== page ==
Red Dead Redemption 2 was tested using the game’s built in benchmark tool, ultra settings wasn’t quite able to get 60 FPS, but that’s only really possible from thicker non Max-Q laptops in my experience, still great performance compared to others though. Battlefield 5 was tested in campaign mode, and above 100 FPS at max settings is an excellent result for this game, no problems running it at all, we’ll check out how other laptops compare in this title shortly. Control was tested with and without RTX enabled. I’ve got the default results with RTX disabled in the purple bars, RTX on in the green bars which was much lower, then RTX on with DLSS 2.0 enabled in the red bars, which was much better than without DLSS while also still looking pretty nice. Shadow of the Tomb Raider was tested with the built-in benchmark, and the results were quite good for a laptop of this spec, but we’ll check out how the blade compares with other laptops in this game and some others soon. Apex Legends was tested with either all settings at maximum, or all settings on the lowest possible values, as it doesn’t have predefined setting presets. Even the 1% low maxed out was above 100 FPS and played well, while minimum boosted the 1% low to above even the average of max. Call of Duty Modern Warfare was tested in campaign mode with either max or min settings for the same reason. The difference wasn’t as big between them though, and it was almost hitting 100 FPS at max settings. Fortnite was tested with the replay feature, and it was also playing fine with max settings, though medium would get better use out of the 300Hz display in my unit. CS:GO was tested with the ulletical FPS benchmark, and this game sees nice boosts from laptops where optimus can be disabled, and that’s certainly the case here too. Dota 2 always performs pretty similarly when compared to other laptops that are specced much lower, so of course no issues running it at all either. Overwatch is another less demanding game and was tested in the practice range, 200 FPS at max is a great result, while high and below would better utilize the 300Hz refresh rate of the screen. Rainbow Six Siege was tested with the built-in benchmark using Vulkan, again great results even at max settings, though they weren’t too different in terms of average FPS between ultra and high, while low was surpassing the screens refresh rate. Metro Exodus was tested using the built-in benchmark, most parts of the game perform a fair bit better than this, so don’t take these results as a good indication of what to expect throughout the entire game, it’s more of a worst case that can be compared against my other data. The Division 2 was also tested with the built-in benchmark. Ultra settings were around 60 FPS for the 1% low at max, a nice result for this test. Monster Hunter World was tested running through the main town, and it was also running fine at max settings, and as is generally the case with this test, the 1% low isn’t that far behind the average FPS which is good to see for consistent performance. Borderlands 3 was tested using the game’s built in benchmark, above 60 FPS at max is a good result for this test, though there was a big improvement to be had going from high to medium settings. Ghost Recon Breakpoint was also tested with the benchmark tool, and again 60 to 70 FPS at max is a great result for this test, just for quick comparison the 1660 Ti in the HP Omen 15 was around 50 FPS there. Assassin’s Creed Odyssey is another that was tested with the games benchmark. It might not look like it, but 60 FPS at max settings is a good result for this test, while medium was capable of hitting 100. Far Cry New Dawn was also tested with the games benchmark, this test, like the last game, seems to rely a bit more on CPU power, and the results are likely descent due to the 8 core i7. The Witcher 3 was playable at ultra settings, it was playing perfectly fine but as is generally the case we could get a nice boost by stepping down to high settings which still looks good. F1 2019 was tested with the benchmark tool and sees similar behavior, again good results at max settings but some fairly nice improvements just going down one level.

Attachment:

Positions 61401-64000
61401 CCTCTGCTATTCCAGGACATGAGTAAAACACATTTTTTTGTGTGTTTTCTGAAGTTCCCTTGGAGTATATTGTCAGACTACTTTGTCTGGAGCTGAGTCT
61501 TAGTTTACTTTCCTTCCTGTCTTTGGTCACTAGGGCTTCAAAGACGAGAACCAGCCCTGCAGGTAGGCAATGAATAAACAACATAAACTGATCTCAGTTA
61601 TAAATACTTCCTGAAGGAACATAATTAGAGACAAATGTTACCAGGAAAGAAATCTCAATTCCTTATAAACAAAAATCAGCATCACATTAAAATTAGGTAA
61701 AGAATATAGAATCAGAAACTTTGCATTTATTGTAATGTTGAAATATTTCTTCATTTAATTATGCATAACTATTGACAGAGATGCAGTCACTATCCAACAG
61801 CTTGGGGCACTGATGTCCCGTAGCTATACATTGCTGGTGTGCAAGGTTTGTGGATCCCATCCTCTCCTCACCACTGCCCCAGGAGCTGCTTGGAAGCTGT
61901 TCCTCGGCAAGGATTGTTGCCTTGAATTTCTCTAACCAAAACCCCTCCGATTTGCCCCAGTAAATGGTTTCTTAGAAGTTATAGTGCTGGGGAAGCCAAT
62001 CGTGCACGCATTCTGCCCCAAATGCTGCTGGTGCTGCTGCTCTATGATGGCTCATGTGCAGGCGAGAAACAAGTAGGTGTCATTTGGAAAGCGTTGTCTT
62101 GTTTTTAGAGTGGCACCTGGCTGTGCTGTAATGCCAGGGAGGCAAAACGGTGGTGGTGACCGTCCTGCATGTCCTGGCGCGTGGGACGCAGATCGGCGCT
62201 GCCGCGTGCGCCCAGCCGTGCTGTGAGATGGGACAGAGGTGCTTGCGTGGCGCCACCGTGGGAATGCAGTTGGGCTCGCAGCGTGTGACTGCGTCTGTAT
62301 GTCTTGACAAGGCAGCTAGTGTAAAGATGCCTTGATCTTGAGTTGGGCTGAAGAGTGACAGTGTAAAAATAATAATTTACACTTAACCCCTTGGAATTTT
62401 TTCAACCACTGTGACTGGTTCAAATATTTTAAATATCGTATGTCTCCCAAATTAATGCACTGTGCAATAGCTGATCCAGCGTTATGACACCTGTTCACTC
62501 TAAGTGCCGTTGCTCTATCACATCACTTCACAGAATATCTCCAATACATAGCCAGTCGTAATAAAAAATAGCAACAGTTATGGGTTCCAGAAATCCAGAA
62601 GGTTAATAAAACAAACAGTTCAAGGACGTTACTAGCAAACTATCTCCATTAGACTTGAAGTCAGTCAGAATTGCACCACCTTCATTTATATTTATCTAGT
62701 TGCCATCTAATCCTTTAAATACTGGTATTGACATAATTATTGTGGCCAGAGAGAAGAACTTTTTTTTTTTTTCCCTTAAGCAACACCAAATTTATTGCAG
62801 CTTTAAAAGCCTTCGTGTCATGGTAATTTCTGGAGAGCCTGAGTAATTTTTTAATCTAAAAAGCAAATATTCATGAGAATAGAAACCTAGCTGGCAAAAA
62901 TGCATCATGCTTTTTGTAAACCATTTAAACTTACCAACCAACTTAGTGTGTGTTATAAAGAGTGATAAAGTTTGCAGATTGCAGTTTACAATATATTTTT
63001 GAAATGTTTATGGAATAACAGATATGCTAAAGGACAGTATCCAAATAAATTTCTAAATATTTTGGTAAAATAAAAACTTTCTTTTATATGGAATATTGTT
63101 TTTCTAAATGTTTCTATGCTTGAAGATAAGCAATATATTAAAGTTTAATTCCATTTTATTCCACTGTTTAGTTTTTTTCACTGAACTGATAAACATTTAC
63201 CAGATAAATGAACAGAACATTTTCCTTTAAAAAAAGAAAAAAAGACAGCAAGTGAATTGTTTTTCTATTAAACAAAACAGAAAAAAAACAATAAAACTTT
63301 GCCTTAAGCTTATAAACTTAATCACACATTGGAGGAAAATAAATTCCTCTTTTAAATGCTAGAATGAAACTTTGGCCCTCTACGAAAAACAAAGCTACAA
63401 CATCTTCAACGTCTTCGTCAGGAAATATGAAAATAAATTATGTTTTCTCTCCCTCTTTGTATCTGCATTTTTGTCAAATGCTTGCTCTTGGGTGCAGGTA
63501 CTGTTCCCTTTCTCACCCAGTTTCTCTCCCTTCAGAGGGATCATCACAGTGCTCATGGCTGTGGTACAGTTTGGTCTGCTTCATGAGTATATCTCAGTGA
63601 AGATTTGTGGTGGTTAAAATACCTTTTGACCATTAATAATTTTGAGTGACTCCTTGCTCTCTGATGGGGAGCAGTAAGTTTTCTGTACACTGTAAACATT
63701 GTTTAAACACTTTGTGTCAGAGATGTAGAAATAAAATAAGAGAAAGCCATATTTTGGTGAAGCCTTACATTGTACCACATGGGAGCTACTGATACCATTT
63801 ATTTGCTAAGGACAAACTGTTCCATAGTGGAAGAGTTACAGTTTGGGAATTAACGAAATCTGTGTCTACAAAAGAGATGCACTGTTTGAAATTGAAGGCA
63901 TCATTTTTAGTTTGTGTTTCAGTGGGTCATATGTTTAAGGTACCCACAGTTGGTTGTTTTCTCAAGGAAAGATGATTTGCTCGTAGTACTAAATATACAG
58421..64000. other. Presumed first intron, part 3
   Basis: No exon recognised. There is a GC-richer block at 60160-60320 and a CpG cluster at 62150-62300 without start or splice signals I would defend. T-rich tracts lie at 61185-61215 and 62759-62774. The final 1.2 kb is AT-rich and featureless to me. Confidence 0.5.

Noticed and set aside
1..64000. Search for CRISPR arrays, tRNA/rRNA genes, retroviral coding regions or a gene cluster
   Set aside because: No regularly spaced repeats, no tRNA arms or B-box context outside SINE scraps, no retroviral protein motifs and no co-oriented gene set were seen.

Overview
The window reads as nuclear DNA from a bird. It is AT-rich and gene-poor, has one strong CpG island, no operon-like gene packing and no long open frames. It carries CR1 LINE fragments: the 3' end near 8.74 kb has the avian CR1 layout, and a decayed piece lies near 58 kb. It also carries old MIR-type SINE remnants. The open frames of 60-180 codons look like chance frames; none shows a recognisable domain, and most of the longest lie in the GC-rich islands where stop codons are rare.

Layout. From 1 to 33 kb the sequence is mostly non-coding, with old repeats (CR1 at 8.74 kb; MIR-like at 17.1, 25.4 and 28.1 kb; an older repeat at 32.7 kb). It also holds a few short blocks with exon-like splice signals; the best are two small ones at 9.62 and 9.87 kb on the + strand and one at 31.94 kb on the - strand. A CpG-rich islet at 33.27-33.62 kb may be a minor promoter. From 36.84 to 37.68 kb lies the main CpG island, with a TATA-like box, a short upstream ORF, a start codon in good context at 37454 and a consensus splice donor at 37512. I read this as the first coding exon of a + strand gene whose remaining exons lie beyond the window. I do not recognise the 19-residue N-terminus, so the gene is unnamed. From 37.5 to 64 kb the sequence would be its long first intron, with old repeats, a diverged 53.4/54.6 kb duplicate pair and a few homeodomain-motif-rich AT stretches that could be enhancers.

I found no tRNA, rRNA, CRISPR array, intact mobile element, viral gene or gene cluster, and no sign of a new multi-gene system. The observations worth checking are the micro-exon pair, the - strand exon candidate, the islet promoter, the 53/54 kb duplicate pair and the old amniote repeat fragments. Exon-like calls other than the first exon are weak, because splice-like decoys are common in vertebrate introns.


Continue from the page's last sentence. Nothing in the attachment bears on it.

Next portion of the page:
Now let’s take a look at how the Razer Blade 15 Advanced compares against other laptops, use these results as a rough guide only, as they were tested at different times with different drivers.